The Tories more than doubled the number of ethnic minority voters it won and started to close the gap on Labour. While Labour still held a distinct lead, securing over 50% of the vote from ethnic minority voters, the Tories support grew from 16% in 2010 to 33% by 2015. These results must act as a warning to Labour - we simply cannot take any voters for granted.
The results from this last election saw Labour move from Southern discomfort, to downright agony. That doesn't mean that we should give in to despair, or feel that there is no way back. However, it does mean that our party now has a duty to pick a leader that is capable of speaking and listening to people right across the country, especially in the East of England.
The fact is that the hopes of people at all levels of society are pretty much the same: a secure job; a decent home; a good standard of living; prospects for their kids; and proper care for their parents. But the reality of life in 21st century Britain is that, for far too many people, these dreams are dying. Labour's modern mission must be to revive them. We need to select a Leader who can change our Party so that we can win in 2020 and change Britain.
The moment I heard Jeremy Corbyn had made it on to the ballot paper, I whooped with sheer joy. Apparently, however, not everyone in the Labour Party w...
Margaret Thatcher has withdrawn from the Labour leadership contest due to fears that she is too radically left-wing to lead the Labour Party.
Labour needs someone who is aspiration personified - the comprehensive kid who went to Cambridge and then sat at the cabinet table. Someone who at a time of unprecedented cynicism in politics is authentic and natural. Someone who hasn't just read about working class people in a university textbook but who understands working class people.
As the Labour party embarks on its path back to power following a second general election defeat, it has to do so by embarking on a pro-business and pro-aspiration agenda. Labour should embrace the achievements of its most electorally successful leader ever, Tony Blair, and build upon New Labour by creating a progressive party which is able to defeat the Tories in 2020.
We won't win 2020 through speeches or dinners in Westminster, we'll win in the sports halls and living rooms, offices and canteens, working men's clubs and school gates across the country. And I want this debate - about our party, our country - to be as wide and as engaging as possible. That means as many people as possible involved in the leadership election, not just a closed down or polarised contest... This is a real turning point for the Labour Party and the country - a do or die moment. No one should be giving up on a Labour Government in 2020. I'm determined we can win again. And this leadership election - focused on the future - must be the start of making that happen.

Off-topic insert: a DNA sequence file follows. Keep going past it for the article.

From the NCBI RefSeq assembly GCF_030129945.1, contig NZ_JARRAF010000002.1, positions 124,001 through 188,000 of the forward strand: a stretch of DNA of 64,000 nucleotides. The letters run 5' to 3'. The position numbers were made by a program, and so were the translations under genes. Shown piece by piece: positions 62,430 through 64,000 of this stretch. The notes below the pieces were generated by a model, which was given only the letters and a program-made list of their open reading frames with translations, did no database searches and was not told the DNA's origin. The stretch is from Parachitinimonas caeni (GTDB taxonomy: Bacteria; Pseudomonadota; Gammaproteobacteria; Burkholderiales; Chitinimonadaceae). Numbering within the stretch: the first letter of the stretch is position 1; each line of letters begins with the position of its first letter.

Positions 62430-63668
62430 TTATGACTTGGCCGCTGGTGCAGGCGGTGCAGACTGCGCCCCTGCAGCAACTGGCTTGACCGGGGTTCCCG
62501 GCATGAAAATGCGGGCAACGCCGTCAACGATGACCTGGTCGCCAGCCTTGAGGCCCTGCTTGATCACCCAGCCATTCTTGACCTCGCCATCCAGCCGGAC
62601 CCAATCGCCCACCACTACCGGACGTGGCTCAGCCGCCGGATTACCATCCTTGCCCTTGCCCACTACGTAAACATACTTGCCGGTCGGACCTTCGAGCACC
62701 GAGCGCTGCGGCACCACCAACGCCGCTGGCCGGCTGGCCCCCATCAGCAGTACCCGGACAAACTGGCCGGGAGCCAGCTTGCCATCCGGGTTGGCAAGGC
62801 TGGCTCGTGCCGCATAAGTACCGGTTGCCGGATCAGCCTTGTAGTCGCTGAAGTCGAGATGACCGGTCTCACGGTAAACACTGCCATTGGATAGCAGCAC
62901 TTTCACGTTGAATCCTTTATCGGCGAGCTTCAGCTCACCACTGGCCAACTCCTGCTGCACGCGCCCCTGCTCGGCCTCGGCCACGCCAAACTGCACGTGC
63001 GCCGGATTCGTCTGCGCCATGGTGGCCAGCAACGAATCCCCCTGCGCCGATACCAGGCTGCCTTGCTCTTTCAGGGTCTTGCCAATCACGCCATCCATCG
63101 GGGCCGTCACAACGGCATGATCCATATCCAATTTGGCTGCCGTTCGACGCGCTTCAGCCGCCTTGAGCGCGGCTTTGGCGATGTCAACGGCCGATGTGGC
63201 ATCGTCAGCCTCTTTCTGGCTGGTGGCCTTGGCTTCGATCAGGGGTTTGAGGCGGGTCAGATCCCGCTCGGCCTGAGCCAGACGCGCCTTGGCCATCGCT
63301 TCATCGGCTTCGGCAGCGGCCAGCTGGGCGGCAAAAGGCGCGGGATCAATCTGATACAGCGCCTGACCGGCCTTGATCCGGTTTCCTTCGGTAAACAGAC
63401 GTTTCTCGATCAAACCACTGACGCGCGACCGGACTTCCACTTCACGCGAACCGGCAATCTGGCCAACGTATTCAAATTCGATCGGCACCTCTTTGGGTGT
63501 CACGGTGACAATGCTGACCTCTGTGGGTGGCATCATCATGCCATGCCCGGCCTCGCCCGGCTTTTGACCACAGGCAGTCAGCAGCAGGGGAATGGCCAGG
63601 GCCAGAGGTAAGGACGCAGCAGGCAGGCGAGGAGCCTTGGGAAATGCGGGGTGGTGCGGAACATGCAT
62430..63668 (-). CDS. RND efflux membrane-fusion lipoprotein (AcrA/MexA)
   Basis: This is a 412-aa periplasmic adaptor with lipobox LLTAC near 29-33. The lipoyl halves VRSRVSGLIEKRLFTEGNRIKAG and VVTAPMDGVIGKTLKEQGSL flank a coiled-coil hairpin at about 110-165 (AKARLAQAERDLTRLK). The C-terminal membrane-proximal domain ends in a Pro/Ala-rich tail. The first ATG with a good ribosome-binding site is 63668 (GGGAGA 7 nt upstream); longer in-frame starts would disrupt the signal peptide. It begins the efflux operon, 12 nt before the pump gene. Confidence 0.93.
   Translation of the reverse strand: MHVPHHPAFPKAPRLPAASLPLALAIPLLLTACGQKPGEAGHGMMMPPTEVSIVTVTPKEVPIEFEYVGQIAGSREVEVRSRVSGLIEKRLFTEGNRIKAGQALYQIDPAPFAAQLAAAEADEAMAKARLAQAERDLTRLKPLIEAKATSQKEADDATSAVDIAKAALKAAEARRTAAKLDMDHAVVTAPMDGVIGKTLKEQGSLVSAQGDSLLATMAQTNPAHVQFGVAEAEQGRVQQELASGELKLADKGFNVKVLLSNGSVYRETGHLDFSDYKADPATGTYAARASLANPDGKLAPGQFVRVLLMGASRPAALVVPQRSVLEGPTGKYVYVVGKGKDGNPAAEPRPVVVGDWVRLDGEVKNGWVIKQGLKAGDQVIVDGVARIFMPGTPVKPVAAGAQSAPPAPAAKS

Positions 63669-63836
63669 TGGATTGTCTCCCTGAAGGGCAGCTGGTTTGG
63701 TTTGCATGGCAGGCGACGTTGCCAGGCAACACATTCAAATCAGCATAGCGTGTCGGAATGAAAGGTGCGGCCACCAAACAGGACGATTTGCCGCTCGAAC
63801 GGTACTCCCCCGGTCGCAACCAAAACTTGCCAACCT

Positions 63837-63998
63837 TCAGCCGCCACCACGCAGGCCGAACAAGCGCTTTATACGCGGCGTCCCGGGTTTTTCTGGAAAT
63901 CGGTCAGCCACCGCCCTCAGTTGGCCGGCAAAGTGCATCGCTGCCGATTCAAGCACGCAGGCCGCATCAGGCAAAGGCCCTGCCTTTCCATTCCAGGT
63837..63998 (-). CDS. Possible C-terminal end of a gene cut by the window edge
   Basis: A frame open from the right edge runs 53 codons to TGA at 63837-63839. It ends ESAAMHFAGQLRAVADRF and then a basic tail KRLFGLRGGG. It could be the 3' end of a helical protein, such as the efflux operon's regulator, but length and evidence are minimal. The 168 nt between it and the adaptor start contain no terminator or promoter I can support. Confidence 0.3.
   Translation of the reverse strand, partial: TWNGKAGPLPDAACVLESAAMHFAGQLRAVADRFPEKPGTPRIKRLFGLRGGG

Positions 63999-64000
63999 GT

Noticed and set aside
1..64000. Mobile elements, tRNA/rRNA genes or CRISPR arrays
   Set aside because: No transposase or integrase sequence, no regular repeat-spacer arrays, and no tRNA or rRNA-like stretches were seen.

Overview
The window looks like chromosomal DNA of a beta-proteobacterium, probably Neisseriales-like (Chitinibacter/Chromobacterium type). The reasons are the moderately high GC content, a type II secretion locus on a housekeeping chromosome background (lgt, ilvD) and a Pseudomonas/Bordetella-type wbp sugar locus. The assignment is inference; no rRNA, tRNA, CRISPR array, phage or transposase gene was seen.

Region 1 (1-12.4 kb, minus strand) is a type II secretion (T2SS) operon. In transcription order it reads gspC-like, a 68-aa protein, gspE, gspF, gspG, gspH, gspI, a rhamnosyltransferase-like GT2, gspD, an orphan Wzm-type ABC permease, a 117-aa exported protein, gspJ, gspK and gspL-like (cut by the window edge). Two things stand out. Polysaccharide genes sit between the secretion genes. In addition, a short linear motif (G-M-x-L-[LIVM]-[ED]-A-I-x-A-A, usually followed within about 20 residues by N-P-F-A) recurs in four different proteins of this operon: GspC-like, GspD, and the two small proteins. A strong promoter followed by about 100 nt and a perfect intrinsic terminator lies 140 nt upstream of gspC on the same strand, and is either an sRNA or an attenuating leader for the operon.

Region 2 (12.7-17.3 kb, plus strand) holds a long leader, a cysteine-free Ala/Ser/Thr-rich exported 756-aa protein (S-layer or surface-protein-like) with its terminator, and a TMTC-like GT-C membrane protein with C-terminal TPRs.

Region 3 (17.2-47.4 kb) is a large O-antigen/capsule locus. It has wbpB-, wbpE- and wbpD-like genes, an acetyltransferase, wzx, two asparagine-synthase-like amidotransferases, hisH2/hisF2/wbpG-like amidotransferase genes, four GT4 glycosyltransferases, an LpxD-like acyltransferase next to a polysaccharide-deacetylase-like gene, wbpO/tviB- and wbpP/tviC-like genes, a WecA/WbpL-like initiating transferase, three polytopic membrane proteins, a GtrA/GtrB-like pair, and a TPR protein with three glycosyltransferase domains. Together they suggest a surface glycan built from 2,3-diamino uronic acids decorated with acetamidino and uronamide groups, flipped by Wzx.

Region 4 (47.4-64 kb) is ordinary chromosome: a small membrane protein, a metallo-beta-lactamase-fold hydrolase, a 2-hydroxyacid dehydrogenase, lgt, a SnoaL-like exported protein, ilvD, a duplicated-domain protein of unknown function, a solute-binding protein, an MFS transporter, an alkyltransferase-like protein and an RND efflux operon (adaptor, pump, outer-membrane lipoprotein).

As the dust settles on Labour's desperately poor election showing, it's worth exploring in more detail what went wrong and what happens next for a beleaguered Labour Party. It's clear that there was no one single factor that led to the party's night of humiliation, rather a catalogue of mistakes and misjudgements that made defeat inevitable.
Increasing NHS funding by £3billion, £8billion, £Xbillion - lovely. But where is it going to be spent? Will it be a repeat of the winter pressures funding where hardly any actually got to struggling A&E departments and GP surgeries? Another round of reorganisation will soak the whole lot up.
Not long after 7am last Saturday morning, my grandma had a fall in her bathroom. Her home-help carer, who was visiting at the time, contacted my famil...
You might be able, in the back rooms of Westminster, to convince one another that you can get away with a less-than-coherent health policy and rely on a lot of talk about the1930s to swing overwhelming public support for the NHS your party's way. But what the Labour Party needs now is a bit more Bevan-style fire in its belly.
Sometimes I almost feel sorry for Ed Miliband. Over the last few days, even usually sympathetic media outlets have been chastising the Labour leader. You've got to wonder if he regrets stabbing his brother, David, in the back.
There really is a problem in our NHS, and it has been made clear, much of the gloom in our NHS is down to Cameron's anti-democratic reorganisation... we cannot cut spending in a time where more and more people need our NHS. We must ensure the best possible care is available to everyone in our country, including social care and mental health provision.
Today really matters. It marks 25 years since 96 innocent men, women and children were killed at the Hillsborough football stadium in Sheffield. It marks 25 years since the orchestrated campaign to denigrate the memory of the deceased began. And it marks 25 years of totally preventable pain, anguish and heartache for the families of the victims and the survivors of that fateful crush... As we gather at Anfield this afternoon for the 25th anniversary of the deaths of 96 of our own, we do so, for the first time, under the umbrella of a collective hope.
Last week Sir John Oldham published his long awaited report on health policy for the Labour Party. In his foreword Sir John describes one of the key political challenge of successful reform...